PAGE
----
Those who could sing well did go on to do that and Pat Boone was certainly one of them.

PRINCESS

There've been about 200+ "covers" of "Tobacco Road" since composer John D. Loudermilk's  initial 1960 release by such diverse artists like The Blues Magoos, The Jefferson airplane, Lou Rawls,  Edgar Winter,  Eric Burdon and  The Animals,( and there's  live jam of it with Jimi Hendrix sitting in) Status Quo,  Spooky Tooth, Shocking Blue, Rare Earth.  The Nashville Teens record was just another of the many "covers".  

There's even legend that The Jackson 5 recorded a "demo" of it for their Motown audition, but the tape got lost to history.  

And I never intimated that I thought Pat Boone wasn't a good singer.  Just too "white bread" for a tune like "Tutti Frutti".    And all because Whitey was afraid of the "bad influence"  their kids might get from records by those "jig-a-boos".   :rolleyes:

And to give a nod to what was discussed a bit earlier....  How about a listen to the original of............

Sepiatone

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12 minutes ago, Sepiatone said:

PRINCESS

There've been about 200+ "covers" of "Tobacco Road" since composer John D. Loudermilk's  initial 1960 release by such diverse artists like The Blues Magoos, The Jefferson airplane, Lou Rawls,  Edgar Winter,  Eric Burdon and  The Animals,( and there's  live jam of it with Jimi Hendrix sitting in) Status Quo,  Spooky Tooth, Shocking Blue, Rare Earth.  The Nashville Teens record was just another of the many "covers".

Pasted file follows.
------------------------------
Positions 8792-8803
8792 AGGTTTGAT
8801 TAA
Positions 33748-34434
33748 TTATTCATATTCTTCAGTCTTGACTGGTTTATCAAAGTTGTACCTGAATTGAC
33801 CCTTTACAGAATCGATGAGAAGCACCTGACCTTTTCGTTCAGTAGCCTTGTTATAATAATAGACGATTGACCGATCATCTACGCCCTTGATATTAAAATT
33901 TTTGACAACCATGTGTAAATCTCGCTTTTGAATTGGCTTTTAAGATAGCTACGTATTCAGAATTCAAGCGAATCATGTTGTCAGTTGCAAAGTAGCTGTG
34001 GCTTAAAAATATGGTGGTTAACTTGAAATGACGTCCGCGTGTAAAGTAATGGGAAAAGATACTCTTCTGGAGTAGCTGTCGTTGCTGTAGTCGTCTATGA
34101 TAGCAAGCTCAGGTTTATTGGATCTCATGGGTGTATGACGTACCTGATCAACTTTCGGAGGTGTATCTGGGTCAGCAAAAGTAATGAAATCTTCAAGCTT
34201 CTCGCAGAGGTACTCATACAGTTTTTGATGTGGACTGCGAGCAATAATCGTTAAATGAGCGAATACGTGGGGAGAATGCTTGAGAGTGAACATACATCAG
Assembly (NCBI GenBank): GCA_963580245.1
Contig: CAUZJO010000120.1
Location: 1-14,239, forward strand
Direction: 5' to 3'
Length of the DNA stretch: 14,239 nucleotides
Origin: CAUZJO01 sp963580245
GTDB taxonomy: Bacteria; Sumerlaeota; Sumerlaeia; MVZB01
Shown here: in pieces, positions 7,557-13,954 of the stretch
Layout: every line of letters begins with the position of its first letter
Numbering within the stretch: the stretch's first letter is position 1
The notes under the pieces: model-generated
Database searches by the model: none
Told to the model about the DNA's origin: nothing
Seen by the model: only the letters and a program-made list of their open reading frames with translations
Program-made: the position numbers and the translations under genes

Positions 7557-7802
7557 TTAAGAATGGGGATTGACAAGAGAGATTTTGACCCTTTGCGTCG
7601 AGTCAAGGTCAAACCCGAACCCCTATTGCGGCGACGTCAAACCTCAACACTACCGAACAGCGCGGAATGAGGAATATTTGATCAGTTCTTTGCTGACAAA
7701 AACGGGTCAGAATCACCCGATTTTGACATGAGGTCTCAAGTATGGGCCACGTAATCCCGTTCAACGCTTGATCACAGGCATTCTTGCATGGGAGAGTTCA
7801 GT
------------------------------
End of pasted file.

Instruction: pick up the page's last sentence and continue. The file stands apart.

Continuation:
There's even legend that The Jackson 5 recorded a "demo" of it for their Motown audition, but the tape got lost to history.  

And I never intimated that I thought Pat Boone wasn't a good singer.  Just too "white bread" for a tune like "Tutti Frutti".    And all because Whitey was afraid of the "bad influence"  their kids might get from records by those "jig-a-boos".   :rolleyes:

And to give a nod to what was discussed a bit earlier....  How about a listen to the original of............

Sepiatone

I don't think I've ever heard that recording. 

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15 minutes ago, Sepiatone said:

And I never intimated that I thought Pat Boone wasn't a good singer.  Just too "white bread" for a tune like "Tutti Frutti".    And all because Whitey was afraid of the "bad influence"  their kids might get from records by those "jig-a-boos".   

I am distracted easily.  That would certainly be the first or second point about PAT BOONE's career.  The times they were a changin'.  YouTube has Tutti Fruitti, but seeing is believing: 

 

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Just now, Allhallowsday said: